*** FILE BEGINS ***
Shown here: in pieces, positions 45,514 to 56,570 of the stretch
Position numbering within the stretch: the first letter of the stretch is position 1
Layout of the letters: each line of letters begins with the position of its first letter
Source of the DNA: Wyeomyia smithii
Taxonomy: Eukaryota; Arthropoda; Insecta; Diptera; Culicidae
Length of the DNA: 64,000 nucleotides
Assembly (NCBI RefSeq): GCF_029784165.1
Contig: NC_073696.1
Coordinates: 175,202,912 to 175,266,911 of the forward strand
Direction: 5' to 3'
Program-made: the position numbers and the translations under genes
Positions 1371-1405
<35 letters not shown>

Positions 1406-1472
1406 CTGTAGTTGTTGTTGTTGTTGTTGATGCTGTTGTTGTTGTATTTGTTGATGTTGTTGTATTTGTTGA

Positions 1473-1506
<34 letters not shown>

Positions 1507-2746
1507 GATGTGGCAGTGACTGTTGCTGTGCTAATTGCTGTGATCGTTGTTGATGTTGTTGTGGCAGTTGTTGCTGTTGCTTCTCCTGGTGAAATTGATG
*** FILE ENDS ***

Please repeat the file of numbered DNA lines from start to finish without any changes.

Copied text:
Shown here: in pieces, positions 45,514 to 56,570 of the stretch
Position numbering within the stretch: the first letter of the stretch is position 1
Layout of the letters: each line of letters begins with the position of its first letter
Source of the DNA: Wyeomyia smithii
Taxonomy: Eukaryota; Arthropoda; Insecta; Diptera; Culicidae
Length of the DNA: 64,000 nucleotides
Assembly (NCBI RefSeq): GCF_029784165.1
Contig: NC_073696.1
Coordinates: 175,202,912 to 175,266,911 of the forward strand
Direction: 5' to 3'
Program-made: the position numbers and the translations under genes
Positions 1371-1405
<35 letters not shown>

Positions 1406-1472
1406 CTGTAGTTGTTGTTGTTGTTGTTGATGCTGTTGTTGTTGTATTTGTTGATGTTGTTGTATTTGTTGA

Positions 1473-1506
<34 letters not shown>

Positions 1507-2746
1507 GATGTGGCAGTGACTGTTGCTGTGCTAATTGCTGTGATCGTTGTTGATGTTGTTGTGGCAGTTGTTGCTGTTGCTTCTCCTGGTGAAATTGATG